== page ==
Although the causes of leukemia are not fully known, risk factors may include:

  • cancer history,
  • exposure to radiation,
  • Some congenital genetic diseases,
  • Long-term exposure to chemicals known to cause cancer
  • Family history of cancer,
  • Having a history of chemotherapy.
  • Having had radiotherapy
  • To smoke
  • Having Myelodysplastic Syndromes and some genetically transmitted diseases.

What are the Types of Leukemia?

Differences in leukemia types are related to the rate of progression of cancer and the cell group it affects.

Leukemia is basically divided into two: acute and chronic leukemia. Acute leukemia is a type of leukemia in which cells multiply rapidly and symptoms appear in a shorter time. Chronic leukemia has a more severe course. Symptoms may not appear for years.

Another reason for the difference in leukemia types is the difference in the cell group it affects. While lymphocytic leukemia affects lymphocytes (lymphoid cells), myeloid leukemia affects blood cells. Blood cells consist of red blood cells, white blood cells and platelets.

Acute Lymphocytic Leukemia (ALL): It is a type of leukemia that usually occurs in children, affects immunity and shows rapid symptoms.

Acute Myeloid Leukemia (AML): It is the most common type of acute leukemia. It affects both children and adults.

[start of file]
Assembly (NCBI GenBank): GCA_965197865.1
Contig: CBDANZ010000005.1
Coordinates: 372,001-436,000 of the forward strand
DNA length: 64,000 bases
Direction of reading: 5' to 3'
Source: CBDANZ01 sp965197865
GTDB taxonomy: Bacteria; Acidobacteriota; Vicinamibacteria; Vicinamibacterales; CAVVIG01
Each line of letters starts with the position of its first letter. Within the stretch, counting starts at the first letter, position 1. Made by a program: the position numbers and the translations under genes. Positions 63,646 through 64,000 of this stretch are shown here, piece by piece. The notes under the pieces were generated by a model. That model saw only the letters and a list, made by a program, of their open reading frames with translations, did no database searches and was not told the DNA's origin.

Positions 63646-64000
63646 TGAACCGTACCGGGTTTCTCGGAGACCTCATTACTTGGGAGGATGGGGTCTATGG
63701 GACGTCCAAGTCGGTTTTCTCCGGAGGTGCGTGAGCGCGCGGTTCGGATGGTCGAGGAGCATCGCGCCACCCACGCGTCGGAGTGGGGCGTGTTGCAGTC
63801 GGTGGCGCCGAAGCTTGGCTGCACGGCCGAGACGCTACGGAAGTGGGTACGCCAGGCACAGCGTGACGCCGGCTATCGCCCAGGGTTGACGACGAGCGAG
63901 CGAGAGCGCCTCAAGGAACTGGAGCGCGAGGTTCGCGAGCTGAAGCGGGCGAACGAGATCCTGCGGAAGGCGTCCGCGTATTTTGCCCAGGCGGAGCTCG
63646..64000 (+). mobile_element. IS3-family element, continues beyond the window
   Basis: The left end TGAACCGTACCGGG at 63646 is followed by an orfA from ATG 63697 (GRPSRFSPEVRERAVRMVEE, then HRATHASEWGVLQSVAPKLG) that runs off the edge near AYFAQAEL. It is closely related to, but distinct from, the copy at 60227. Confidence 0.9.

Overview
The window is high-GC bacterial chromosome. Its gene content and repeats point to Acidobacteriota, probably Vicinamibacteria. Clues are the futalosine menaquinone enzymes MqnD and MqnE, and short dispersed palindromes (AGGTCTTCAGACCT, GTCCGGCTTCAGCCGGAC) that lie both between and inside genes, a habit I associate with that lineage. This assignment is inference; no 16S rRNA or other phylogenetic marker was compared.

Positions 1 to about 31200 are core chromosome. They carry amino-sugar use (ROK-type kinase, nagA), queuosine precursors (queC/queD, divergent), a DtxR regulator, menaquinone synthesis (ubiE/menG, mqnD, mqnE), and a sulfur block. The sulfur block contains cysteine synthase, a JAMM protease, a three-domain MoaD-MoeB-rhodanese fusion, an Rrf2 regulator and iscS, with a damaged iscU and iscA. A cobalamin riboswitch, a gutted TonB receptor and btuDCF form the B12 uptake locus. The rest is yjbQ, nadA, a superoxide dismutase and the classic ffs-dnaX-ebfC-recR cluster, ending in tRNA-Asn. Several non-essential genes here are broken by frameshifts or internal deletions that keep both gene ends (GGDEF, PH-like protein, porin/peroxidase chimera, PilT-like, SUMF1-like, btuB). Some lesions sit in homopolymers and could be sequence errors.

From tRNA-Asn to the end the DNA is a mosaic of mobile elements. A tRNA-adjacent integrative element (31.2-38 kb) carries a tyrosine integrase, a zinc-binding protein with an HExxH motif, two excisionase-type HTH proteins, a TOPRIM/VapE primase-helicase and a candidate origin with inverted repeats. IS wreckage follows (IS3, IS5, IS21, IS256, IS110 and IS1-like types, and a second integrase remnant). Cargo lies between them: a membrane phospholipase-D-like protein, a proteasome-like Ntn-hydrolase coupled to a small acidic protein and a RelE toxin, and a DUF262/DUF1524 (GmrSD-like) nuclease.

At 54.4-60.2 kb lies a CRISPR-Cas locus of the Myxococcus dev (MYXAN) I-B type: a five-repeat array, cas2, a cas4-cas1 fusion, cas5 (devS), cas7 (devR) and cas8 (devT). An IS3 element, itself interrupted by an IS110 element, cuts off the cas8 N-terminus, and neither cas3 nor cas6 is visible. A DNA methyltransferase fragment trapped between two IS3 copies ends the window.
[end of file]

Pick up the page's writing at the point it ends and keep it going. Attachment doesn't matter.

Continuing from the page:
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Chronic Lymphocytic Leukemia (CLL): Usually occurs in adults. Sometimes it may not show symptoms for years. It is the most common type of chronic leukemia among adults.

Chronic Myeloid Leukemia (AML): It is mostly seen in adults.

How is Leukemia Diagnosed?

Acute Leukemia and chronic leukemia are also differentiated from each other in diagnosis. Since leukemia with a chronic course does not cause symptoms in the short term, it may be revealed in a blood test performed for a different reason.

Physicians may need some tests to fully diagnose leukemia.

  • Physical examination and history: Physicians may first ask the patient some questions to find out whether the patient has symptoms of leukemia. Afterwards, they can apply for a general physical examination.
  • Blood Test: Blood levels of cells affected by leukemia, such as red and white blood cells and platelets, can provide information about leukemia. Complete blood count is checked. However, blood tests alone may not always be sufficient to diagnose leukemia. More detailed tests are needed.
  • Peripheral Smear: The blood cells of a patient with suspected leukemia are examined under a microscope, the structure of the cells is examined, the sample taken with different dyes is stained and examined for the diagnosis of the disease and its subtype.
  • Biopsy Tests: Performed to take tissue samples and examine them. To diagnose leukemia, tissue samples are usually taken from lymph nodes or bone marrow. The sample taken is sent to the laboratory. Necessary examinations are performed in the laboratory and the results are often decisive for the treatment of leukemia.